Basics of Candlestick Charts
How to Read Candlestick Charts
A candlestick chart is used to determine the price movement of an asset or security in the financial world. Candlestick chart was introduced by the Japanese rice trader Munehisa Homma. He discovered that the price of the rice fluctuates during the period due to the emotions of the trader and also the supply and demand of rice. Here in this article, we will try to cover the basics of candlestick charts, how candlestick charts are formed, how to read candlestick charts, various candlestick patterns, and how to analyze them.
What is a Candlestick Chart?
Candlestick charts are the graphical/visual representation of the price fluctuation over the period (1 min, 2 min, 30 min, 1 hour, 1 day, 1 week, 1 month, etc.). This price fluctuation is due to the changes in demand and supply of a particular stock or an entity based on the performance of the company or any news related to the company.
It also depends on the emotions of the investors/traders and some macroeconomic news/indicators. These charts are popular among the traders to do technical analysis, as they are easy to read and analyze.
How are Candlestick Charts formed?
Candlestick Charts are formed based on the price fluctuation mentioned above. Candlestick Charts consist of various candles. Here now we will see how one can represent each candle.
Open: First traded price
Close: Last traded price.
High: Highest traded price
Low: Lowest traded price
Each candle consists of the body and the wick. Wick is the tail, above and below of the rectangular body. Wick of the upper part is also called an upper shadow and the lower wick is also called a lower shadow.
Now we will see two types of candles, represented based on the colors and the direction in which price movement happened.
- Green Candle: If the color of the candle is green that means the stock price closed higher than the opening price of that time duration.
The top of the upper wick is the highest of the time duration and the bottom of the lower wick is the lowest price of the time duration.
- Red Candle: If the color of the candle is red that means the stock price closed lower than the opening price of that time duration.
How to Read Candlestick Charts?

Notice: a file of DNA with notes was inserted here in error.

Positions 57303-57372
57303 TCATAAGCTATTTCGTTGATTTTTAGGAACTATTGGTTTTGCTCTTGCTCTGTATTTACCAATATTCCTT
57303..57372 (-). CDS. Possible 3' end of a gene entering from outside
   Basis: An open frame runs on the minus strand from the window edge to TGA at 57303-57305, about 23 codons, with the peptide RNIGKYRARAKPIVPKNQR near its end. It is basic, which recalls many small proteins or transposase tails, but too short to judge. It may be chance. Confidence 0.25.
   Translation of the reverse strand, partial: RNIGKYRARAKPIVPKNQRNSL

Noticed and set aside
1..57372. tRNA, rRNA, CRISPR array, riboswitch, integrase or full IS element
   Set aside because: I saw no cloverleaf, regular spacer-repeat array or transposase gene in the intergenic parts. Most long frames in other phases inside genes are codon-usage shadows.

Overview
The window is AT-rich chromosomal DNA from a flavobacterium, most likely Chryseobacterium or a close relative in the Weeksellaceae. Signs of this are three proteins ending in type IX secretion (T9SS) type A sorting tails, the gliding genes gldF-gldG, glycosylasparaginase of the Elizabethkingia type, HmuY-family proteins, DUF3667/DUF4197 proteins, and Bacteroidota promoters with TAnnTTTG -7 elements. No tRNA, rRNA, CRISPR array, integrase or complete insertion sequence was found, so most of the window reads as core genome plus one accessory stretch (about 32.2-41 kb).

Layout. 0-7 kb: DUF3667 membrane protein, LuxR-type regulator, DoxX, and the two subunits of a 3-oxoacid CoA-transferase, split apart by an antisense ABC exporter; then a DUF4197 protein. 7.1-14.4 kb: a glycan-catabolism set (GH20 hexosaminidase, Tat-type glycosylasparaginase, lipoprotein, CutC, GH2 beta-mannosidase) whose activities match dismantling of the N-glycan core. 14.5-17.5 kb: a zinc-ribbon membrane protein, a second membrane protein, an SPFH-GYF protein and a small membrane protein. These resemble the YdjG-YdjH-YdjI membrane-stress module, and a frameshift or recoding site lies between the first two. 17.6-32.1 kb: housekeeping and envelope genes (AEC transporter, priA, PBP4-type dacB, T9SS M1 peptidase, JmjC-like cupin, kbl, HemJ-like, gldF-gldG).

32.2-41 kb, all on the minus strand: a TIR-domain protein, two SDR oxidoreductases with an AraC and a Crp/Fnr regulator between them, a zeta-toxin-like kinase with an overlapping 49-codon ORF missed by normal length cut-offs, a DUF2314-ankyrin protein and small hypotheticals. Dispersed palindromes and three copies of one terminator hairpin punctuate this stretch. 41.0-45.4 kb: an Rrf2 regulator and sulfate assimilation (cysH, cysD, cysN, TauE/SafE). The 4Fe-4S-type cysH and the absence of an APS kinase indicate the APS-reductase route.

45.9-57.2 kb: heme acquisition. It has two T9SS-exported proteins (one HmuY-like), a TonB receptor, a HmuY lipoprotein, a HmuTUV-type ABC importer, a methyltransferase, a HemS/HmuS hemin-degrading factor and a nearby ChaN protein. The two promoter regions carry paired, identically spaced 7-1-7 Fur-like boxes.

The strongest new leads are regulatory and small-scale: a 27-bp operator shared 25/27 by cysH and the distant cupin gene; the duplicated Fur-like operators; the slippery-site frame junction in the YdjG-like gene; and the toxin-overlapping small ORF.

There are various ways to interpret candlestick chart patterns. If there is no upper wick in the green candle that means stock price closed at the highest price of the mentioned time duration.
Similarly, if a red candle has a shorter upper wick that means the opening price was close to the highest price of the time duration of the candlestick chart.
Candlestick Chart Patterns
Now we will go through some of the most used candlestick chart patterns by the traders.
Bullish Engulfing Pattern
This pattern shows how a bearish trend can be converted into a bullish trend. This pattern is formed when a green candle is formed after the red candle. Green candles should close higher than the previous day’s opening and opening lower than the previous day’s close. The red candle should be completely engulfed by the following green candle.
One shouldn’t look at just two candles. Generally, when this green candle is formed after 4 such red candles and also looking at some other technical indicators, trend reversal may happen.
This is also one of the trend reversal candlestick chart patterns, one of the bearish indicators. On the first instance, a large green candle is formed, followed by another small green or red candle that shows moderate growth or moderate shrink in the price of the stock, and on the third day stock price opens below the previous day and ends up as a red candle, closing at somewhere around the half of the first day. These candlestick chart patterns have relatively high accuracy.
There is also a candlestick chart pattern called the morning star pattern which is exactly the opposite of the evening star pattern. It is used to predict an uptrend and has one large red candle, followed by a small red or green candle, and lastly, it will form a large green candle.
Three Black Crows
This candlestick chart pattern predicts the downturn of the stock price. The pattern consists of three consecutive red candles, which seem like a staircase. These three red candles show how bears have overtaken bulls. Initially, bulls will take the stock price higher but they can’t withstand the selling pressure of the bears and the price of the stock ends up to be in the red.
In order to confirm the downtrend, volume is the key feature. The volume of the stock will be moderate but when these three candles are formed there is a high volume of selling created by the bears.
Hammer or Inverted Hammer
Hammer candlestick pattern is found at the bottom of the downtrend and it shows the bullish reversal. Hammer candle will have a small body but a large wick. This proves that bulls are taking over bears. There are some conventions followed by traders that the wick of the candle should be at least two times the body in order to have more accuracy in the trade.
An Inverted Hammer pattern will be the same as a hammer pattern with a selling pressure which will lead to lower price during the time frame but end up in green, due to more buying pressure of the bulls.
Candlestick chart patterns are used by almost every trader to make profitable trades. Candlestick charts show the price movement of the security in the market for the given period. Various patterns are mentioned above which helps to predict the uptrend or downtrend.